(Natural News) A Jewish-American advocacy group known as Proclaiming Justice to the Nations (PJTN) has reportedly filed a complaint with the state of Ohio Medical Board, petitioning it to revoke the medical license of Dr. Lara Kollab over anti-Semitic comments she made on Twitter.
Dr. Kollab made global headlines earlier this year after it was revealed by the Canary Mission that she harbors an apparent hatred for Jewish people, revealing in a tweet that she would “purposely give all the yahood (Jews) the wrong meds” if given the opportunity to do so.
Far from an isolated incident, Dr. Kollab’s Twitter feed turned out to be littered with other anti-Semitic content, including one that joked about how “[p]eople who support Israel should have their immune cells killed so they can see how it feels to not be able to defend yourself from foreign invaders” – this comment referring to claims by pro-Palestinian groups that Israel has long persecuted its neighbors.
These and other tweets by Dr. Kollab, including many that referred to Israelis as “Jewish dogs,” led to considerable backlash that resulted in her being expelled from her residency at Cleveland Internal Medicine. But as of this writing, she’s still allowed to practice medicine in Ohio – much to the chagrin of her detractors.
“Our demands are grounded in the doctor’s intentional willingness to engage in malpractice, as well as a breach of the Hippocratic Oath and osteopathic ethics, a breach so grievous and unredeemable as to disqualify her from continuing to hold a license to practice her profession,” stated Laurie Cardoza-Moore from PJTN, as quoted by The Jerusalem Post.
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Ohio Medical Board says Dr. Kollab should keep her license because she apologized
In defending Dr. Kollab, the Ohio Medical Board apparently sees an apology she made after being outed as sufficient recompense for her racist commentary on Twitter. Dr. Kollab, who used to live in a Palestinian area of the Middle East, stated:
“As a girl in my teens and early twenties, I had difficulty constructively expressing my intense feelings about what I witnessed in my ancestral land. Like many young people lacking life experience, I expressed myself by making insensitive remarks and statements of passion devoid of thought, not realizing the harm and offense these words would cause.”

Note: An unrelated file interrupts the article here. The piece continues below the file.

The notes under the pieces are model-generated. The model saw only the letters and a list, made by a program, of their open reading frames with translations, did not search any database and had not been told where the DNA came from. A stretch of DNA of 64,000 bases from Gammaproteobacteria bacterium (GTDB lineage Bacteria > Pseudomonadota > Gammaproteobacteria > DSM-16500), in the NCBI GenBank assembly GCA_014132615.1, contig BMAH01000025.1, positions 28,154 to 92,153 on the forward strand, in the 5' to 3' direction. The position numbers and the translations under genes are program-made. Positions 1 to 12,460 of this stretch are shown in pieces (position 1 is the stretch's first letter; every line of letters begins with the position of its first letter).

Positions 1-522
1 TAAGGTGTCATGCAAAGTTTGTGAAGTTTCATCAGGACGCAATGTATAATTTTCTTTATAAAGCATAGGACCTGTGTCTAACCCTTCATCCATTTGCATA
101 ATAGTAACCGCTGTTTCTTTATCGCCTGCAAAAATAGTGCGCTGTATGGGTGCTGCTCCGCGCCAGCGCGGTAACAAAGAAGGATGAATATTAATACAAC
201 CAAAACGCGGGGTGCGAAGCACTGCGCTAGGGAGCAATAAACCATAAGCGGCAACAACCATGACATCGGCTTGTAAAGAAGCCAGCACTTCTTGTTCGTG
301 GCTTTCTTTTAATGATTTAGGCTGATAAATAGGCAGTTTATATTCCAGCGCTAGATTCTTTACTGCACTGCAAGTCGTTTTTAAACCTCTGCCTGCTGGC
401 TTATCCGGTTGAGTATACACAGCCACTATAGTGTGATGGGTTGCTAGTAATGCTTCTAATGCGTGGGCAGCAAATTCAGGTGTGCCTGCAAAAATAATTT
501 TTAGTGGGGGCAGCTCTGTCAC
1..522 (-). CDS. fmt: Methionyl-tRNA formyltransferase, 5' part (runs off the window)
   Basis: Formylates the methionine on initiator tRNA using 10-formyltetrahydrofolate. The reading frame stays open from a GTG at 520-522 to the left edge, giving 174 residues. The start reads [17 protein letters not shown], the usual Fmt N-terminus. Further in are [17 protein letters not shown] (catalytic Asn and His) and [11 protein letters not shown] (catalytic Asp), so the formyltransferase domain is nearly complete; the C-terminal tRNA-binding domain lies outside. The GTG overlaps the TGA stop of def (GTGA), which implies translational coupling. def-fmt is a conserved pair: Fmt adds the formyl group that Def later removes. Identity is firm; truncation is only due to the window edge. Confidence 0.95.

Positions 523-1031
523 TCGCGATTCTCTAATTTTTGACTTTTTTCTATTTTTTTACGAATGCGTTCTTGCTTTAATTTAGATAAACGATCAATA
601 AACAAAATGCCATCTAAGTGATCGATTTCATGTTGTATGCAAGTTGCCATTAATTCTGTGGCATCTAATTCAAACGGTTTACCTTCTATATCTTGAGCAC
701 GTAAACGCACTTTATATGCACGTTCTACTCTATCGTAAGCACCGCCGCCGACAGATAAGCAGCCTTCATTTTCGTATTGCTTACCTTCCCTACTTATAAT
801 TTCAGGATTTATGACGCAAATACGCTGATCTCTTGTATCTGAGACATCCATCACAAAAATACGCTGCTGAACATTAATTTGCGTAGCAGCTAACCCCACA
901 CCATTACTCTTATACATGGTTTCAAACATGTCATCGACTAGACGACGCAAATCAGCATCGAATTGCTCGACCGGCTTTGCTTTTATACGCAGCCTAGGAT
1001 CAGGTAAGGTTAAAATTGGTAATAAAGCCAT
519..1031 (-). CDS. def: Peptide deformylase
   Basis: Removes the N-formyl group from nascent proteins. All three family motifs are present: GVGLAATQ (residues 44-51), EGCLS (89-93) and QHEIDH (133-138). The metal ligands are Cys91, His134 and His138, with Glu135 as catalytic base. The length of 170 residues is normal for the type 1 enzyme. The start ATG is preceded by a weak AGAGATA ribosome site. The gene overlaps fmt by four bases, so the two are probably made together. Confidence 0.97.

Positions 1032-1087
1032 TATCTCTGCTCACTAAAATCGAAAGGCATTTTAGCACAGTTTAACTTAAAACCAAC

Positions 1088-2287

“These posts were made years before I was accepted into medical school, when I was a naïve, and impressionable girl barely out of high school. I matured into a young adult during the years I attended college and medical school, and adopted strong values of inclusion, tolerance and humanity. I have learned from this experience and am sorry for the pain I have caused. I pray that the Jewish community will understand and forgive me. I hope to make amends so that we can move forward and work together towards a better future for us all.”
As humbly sincere as this apology might seem, however, Robert Spencer from PJ Media made the suggestion that this is likely not the case, seeing as how Dr. Kollab never saw fit to issue an apology – and remove the offending tweets – prior to becoming the subject of controversy.
In essence, it would appear as though Dr. Kollab was more concerned with engaging in damage control than expressing “a genuine change of heart,” as Spencer puts it.
“Is the Ohio Medical Board prepared for the possibility that Lara Kollab’s apology is insincere?” he asks.
“Will the Ohio Medical Board be held accountable if it allows her to continue practicing medicine, and one of her Jewish patients is injured or dies while under her care?”
Stuff like this is why Mike Adams, the Health Ranger, issued a proclamation last fall denouncing people like Dr. Kollab who instigate anti-Jewish sentiments online.
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